The Boathouse Pub (609 Yampa) serves bangers, stout and brassy tunes to 20-somethings on the corner where Johnny Williams corralled his horses and received word that his son was blown up while filming The Hallelujah Trail with Burt Lancaster and Lee Remick in the 1960s. The Cantina (818 Lincoln) serves belly-bustin’ burritos and grande margs while harboring the ghost of a grocer who fell down the back stairs when the 1909 river-rock building served as a market. The Canton (720 Lincoln), formerly the Dairy King, was owned by Daisy King in 1955, when her 23-year-old son Jack Graham perpetrated the first criminal attack on a domestic airliner by packing dynamite in his mom’s suitcase, and blowing up United Airlines Flight 629 just north of Denver. The Ore House at the Pine Grove (Pine Grove Road at U.S. 40) is an 1890 dairy farm transformed into a rustic setting for surf and turf in 1971, when the first menu was written on a champagne bottle and J.J. Cale played in the intimate upstairs dining room. Cugino’s Pizzeria & Italian Restaurant (41 Eighth) transformed the former City Hall into a large sunny deck for lunchtime hikers, bikers and hoagie lovers. Mahogany Ridge Brewery & Grill (Fifth and Lincoln) is where young professionals gather to enjoy AlpengloAle, lively bands and tapas dipped in dozens of sauces. Tequilas (Fourth and Lincoln) provides Hispanic décor and dinners at a horseshoe-shaped bar and streetside deck.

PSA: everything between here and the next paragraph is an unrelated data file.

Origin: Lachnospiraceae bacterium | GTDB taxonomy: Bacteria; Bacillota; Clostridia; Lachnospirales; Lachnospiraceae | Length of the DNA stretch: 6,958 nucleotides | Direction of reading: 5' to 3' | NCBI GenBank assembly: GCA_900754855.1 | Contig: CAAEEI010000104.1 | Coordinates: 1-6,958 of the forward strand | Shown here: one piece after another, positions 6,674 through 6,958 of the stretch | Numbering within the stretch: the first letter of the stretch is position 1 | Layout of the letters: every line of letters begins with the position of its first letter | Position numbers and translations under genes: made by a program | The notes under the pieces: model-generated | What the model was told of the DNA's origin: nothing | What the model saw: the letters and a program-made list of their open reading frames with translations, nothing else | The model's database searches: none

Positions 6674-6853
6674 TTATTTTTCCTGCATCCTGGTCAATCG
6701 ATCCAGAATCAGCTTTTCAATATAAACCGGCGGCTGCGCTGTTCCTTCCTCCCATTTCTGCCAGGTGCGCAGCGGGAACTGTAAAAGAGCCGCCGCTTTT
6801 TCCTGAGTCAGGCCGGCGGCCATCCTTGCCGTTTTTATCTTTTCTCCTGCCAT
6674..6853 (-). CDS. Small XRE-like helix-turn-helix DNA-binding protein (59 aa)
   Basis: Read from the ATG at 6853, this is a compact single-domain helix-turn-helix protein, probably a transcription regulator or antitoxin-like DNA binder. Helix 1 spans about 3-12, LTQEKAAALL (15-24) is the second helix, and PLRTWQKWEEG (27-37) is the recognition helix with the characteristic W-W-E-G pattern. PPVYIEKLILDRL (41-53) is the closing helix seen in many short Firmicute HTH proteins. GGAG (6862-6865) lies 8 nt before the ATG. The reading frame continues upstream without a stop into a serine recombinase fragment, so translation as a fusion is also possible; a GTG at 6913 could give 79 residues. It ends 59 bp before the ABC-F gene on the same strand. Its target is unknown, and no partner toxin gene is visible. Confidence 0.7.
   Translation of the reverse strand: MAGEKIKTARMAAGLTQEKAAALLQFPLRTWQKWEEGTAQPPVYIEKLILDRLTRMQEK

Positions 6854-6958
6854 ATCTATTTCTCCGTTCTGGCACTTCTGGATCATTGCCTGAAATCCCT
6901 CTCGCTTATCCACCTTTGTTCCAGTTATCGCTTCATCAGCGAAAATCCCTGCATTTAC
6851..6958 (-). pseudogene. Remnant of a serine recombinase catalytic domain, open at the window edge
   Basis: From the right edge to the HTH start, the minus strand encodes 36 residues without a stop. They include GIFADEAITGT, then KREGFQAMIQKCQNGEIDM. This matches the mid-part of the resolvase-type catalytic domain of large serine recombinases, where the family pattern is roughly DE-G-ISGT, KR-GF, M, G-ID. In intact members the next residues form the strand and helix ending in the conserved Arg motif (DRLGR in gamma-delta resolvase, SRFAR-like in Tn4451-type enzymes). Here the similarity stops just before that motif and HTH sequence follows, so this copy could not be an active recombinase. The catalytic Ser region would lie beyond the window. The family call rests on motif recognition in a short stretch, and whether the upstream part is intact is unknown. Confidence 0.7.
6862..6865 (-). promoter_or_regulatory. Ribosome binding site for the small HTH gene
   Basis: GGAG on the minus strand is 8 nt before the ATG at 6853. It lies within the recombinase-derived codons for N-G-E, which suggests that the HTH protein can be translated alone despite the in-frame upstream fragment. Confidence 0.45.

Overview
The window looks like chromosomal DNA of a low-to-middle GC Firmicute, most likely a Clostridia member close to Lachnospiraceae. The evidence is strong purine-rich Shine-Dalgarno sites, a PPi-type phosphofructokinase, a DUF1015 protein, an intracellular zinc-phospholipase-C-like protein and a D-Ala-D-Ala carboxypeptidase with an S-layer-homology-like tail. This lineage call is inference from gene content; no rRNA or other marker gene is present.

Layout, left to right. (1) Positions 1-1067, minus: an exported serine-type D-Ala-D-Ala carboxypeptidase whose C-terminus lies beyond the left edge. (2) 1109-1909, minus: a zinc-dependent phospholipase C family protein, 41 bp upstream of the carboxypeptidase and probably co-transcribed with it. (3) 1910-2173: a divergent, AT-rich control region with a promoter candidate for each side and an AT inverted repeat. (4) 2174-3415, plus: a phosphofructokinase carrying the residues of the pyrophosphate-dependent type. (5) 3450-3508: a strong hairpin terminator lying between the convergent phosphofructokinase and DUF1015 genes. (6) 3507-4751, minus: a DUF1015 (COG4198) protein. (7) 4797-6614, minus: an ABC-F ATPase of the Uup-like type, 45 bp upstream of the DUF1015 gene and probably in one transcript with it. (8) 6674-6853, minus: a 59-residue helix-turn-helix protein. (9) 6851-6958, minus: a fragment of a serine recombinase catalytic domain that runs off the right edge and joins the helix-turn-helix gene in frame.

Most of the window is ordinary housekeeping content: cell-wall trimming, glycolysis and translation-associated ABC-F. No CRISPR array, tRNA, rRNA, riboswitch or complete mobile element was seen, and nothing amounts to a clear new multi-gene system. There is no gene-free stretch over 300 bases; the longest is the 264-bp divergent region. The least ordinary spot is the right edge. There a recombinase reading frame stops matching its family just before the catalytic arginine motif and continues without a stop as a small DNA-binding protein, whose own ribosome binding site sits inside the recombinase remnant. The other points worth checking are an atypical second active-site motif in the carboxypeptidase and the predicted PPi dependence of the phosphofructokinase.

Amante Coffee (Wildhorse Marketplace), a modern European coffeehouse, mixes memory-making martinis. Garage Bar (730 Lincoln) pairs superior foods and wines in a casual, eclectic setting above Cellar Liquors. Mazzola’s Italian Restaurant (917 Lincoln) has a cozy bar with a small, devoted clientele who claim to “eat big, talk loud, and break a ferules.” The 8th Street Steakhouse (50 Eighth) assures that regulars at the intimate bar have drinks in hand even before sitting down, and at Saketumi (Torian Plaza) bartenders claim sushi attracts the town’s best-looking gals.


Kids can throw peanut shells on the floor while their parents enjoy beer in frozen schooners at the Steamboat Smokehouse (912 Lincoln), sometimes frequented by Larry the Camel. The Tap House Sports Grill (729 Lincoln) comps drinks for kids playing Triple Crown softball and features 21 draft beers, 54 TVs, 17 flavors of wings, two happy hours, a video arcade and trivia and poker playmakers on every table. Big House Burgers (Curve Plaza) serves 50 bottled beers and locally grown beef burgers, all under $10. Stash the kids in a booth made from a barrel at the Old West Steakhouse (11th and Lincoln) while you down premium spirits and beef or dollar tacos.


Among the best places to dress up are Café Diva (Torian Plaza) and bistro c.v. (345 Lincoln), where elegant wines, international beers and classic cuisine are served on white tablecloths. River cobble and brick masonry create an intimate setting for upscale drinking and dining at Giovanni’s Ristorante (127 11th), or morning-after Marys at the adjacent Creekside Cafe & Grill (131 11th), in a 1910 building on the National Register of Historic Places that ski legend Carl Howelsen is thought to have laid the brickwork. The Cottonwood Grill (701 Yampa) fuses Asian and American cuisine for gustatory gurus looking for riverside romance, and comfy couches surrounding a four-sided fireplace enhance cosmos and oysters from the rabar at Three Peaks Grill (Pine Grove and Mt. Werner).